- Step #4: Get a Mediator. Having a neutral, third-party person to serve as a mediator is a great way to help resolve the conflict. The bigger question for most people on this one is, who? A lot of estate planning practices lack a go-to figurehead like an office or human resources manager. If that’s the case in your office, it might have to be the boss (attorney, financial advisor, CPA, president or whomever you report to and that serves in some kind of management position).If you’re the boss and you’re reading this article, this is why it’s so important to have an office manager position in your firm to handle these kinds of issues that are better dealt with on an administrative level than with you! Additionally, there are times where there may be conflict between you and that individual, so another great idea is to consider having a business coach that specializes in the area of conflict-resolution. The amount of money to bring in a coach like this is worth it, otherwise, the true cost to you is having an office drama bring down morale and productivity and potentially causing individuals to leave your firm. Your time and money spent finding, hiring, and training employees is an often overlooked expense and value to your practice worth considering when evaluating the expense of hiring a business coach. (If you would like a referral to a business coach that specializes in this, contact us at 1-866-754-6477 or e-mail us. [link to e-mail])
- Step #5: Take Care of Yourself. It is important that you take care of yourself – – ALWAYS! This can be anything, from making sure that your work environment is safe and that you don’t feel like you’re being threatened or in harm’s way. It can also mean to make sure that you’re not burning out and that you’re taking your rest days (weekends and vacation days). Everyday tasks, such as getting enough sleep, diet and physical activity. And, even big picture, deciding whether or not this job is right for you. Life is too short to be at a workplace that is full of drama and stress. If you cannot get a resolution to the interoffice conflicts you have, perhaps it’s a sign that you might be better off somewhere else.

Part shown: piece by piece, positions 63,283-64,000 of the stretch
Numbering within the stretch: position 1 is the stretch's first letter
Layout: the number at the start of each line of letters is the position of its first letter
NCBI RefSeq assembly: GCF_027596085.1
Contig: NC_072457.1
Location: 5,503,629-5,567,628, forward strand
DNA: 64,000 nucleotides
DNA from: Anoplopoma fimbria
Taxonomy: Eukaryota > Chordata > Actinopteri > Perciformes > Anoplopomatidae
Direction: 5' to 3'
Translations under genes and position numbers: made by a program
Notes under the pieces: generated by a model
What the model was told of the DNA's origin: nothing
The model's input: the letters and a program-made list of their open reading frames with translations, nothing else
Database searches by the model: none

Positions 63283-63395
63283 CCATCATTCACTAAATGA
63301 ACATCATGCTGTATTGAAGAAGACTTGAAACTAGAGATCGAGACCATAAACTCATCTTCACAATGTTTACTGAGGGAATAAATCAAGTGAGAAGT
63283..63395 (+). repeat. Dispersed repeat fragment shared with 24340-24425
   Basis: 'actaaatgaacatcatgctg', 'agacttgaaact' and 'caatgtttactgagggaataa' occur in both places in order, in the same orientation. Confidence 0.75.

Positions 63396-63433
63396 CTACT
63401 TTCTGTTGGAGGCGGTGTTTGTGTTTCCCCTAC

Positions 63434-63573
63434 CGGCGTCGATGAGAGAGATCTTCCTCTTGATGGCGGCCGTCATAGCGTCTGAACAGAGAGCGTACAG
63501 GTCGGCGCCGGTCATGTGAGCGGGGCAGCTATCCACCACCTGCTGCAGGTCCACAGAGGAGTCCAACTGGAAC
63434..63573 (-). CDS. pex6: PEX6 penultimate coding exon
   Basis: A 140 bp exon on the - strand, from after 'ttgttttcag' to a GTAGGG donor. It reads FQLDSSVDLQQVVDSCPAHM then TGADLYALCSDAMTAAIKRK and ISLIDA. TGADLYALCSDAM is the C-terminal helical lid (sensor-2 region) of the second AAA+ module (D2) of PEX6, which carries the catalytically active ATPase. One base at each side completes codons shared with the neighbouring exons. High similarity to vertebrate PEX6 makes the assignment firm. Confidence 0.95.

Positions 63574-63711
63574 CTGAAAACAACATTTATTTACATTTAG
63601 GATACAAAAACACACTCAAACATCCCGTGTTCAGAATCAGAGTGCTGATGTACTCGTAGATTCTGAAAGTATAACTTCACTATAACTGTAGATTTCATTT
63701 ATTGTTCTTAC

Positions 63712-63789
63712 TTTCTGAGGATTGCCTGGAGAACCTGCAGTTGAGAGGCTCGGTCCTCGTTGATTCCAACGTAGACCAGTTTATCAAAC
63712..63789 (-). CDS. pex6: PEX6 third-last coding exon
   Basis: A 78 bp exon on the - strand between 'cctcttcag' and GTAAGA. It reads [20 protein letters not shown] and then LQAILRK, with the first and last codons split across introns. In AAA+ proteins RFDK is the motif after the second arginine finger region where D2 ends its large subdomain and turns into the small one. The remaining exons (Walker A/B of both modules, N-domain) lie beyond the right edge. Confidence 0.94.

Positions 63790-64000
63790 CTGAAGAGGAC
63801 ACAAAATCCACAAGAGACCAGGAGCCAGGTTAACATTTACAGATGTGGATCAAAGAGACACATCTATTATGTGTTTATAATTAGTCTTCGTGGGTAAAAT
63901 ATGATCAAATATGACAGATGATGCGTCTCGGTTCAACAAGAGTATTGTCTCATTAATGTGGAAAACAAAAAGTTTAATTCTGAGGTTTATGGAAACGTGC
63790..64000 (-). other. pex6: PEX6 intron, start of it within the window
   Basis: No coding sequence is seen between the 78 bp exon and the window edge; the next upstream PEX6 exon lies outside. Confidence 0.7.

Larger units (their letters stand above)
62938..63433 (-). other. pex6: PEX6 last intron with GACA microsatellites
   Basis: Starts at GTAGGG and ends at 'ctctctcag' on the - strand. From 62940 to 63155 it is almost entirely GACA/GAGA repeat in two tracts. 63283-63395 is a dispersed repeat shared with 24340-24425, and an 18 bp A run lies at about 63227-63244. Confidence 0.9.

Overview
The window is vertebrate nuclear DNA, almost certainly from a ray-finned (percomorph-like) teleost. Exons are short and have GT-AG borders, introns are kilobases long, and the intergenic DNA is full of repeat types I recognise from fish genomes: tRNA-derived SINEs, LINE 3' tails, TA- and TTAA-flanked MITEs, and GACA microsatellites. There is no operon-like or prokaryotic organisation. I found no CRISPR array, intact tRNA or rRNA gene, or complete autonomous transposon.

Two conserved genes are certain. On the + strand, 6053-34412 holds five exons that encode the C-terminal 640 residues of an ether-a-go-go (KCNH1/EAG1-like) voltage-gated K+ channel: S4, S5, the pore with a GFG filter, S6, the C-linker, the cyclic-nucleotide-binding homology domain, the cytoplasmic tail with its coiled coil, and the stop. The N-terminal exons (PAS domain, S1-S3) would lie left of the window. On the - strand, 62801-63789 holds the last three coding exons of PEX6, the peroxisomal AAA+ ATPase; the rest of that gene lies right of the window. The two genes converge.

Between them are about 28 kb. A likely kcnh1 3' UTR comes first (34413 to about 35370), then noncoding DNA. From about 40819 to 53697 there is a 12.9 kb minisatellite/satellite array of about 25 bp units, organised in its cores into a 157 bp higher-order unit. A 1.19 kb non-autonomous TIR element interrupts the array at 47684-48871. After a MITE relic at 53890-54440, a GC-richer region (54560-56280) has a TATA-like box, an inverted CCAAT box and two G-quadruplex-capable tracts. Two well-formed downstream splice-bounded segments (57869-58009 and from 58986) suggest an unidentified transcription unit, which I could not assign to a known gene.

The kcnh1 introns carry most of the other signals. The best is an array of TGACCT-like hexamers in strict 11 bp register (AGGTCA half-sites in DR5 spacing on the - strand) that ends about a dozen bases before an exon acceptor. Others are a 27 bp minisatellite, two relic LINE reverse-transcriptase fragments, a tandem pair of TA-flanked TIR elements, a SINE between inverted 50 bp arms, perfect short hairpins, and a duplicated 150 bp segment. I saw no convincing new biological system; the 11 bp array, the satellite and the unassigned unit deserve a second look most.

Hopefully, some of the above steps have given you some insightful ideas on how to handle conflict. It’s important to remember that conflict is bound going to happen. But, as you can see that when conflict is handled properly, it does not need to be a silent (or sometimes not-so-silent) killer of your workplace!
ABOUT THE AUTHOR
Kristina Schneider is the current Executive Director of The Ultimate Estate Planner, Inc. She graduated with a Bachelor’s Degree in Business Administration from Pepperdine University in 2004 and was hired right out of college to work for the Law Firm of Kavesh, Minor & Otis, coordinating and facilitating Philip Kavesh’s “Missing Link” Boot Camps while also providing administrative support to Mr. Kavesh as his Executive Assistant for over 7 years. With a combined almost fifteen years of administrative experience and her direct experience working at Mr. Kavesh’s law firm, Kristina has been able to assist numerous estate planning professionals through The Ultimate Estate Planner, Inc. And, equally as important, she has assisted the executive assistants and staff members of many of these estate planning professionals to provide better service and support.
You can reach Kristina at (424) 247-9495 or by e-mail at firstname.lastname@example.org.
OTHER ARTICLES IN THIS ISSUE
- PRACTICE BUILDING: “The GREAT Debate of 2015: The Client Maintenance Plan vs. The Free Service Package” by Philip J. Kavesh, J.D., LL.M. (Taxation), CFP®, ChFC, California State Bar Certified Specialist in Estate Planning, Trust & Probate Law
- INCOME TAX PLANNING: “Release of 1st Annual Non-Grantor Trust State Income Tax Chart” by Steven J. Oshins Esq., AEP (Distinguished)
- FINANCIAL PLANNING: “Planning for the Three Phases of Life” by Jason Oshins, Financial Advisor, MBA
- TAX PLANNING: “Federal Income Tax Planning for Trusts” by Robert S. Keebler, CPA/PFS, MST, AEP (Distinguished), CGMA
- FINANCIAL PLANNING” “Financial Advisor: Attract Generation X & Y Clients” by Mark Dreschler, President & CEO at Premier Trust and Deborah Erdmann, QKA, CISP, Vice President & Trust Officer at Premier Trust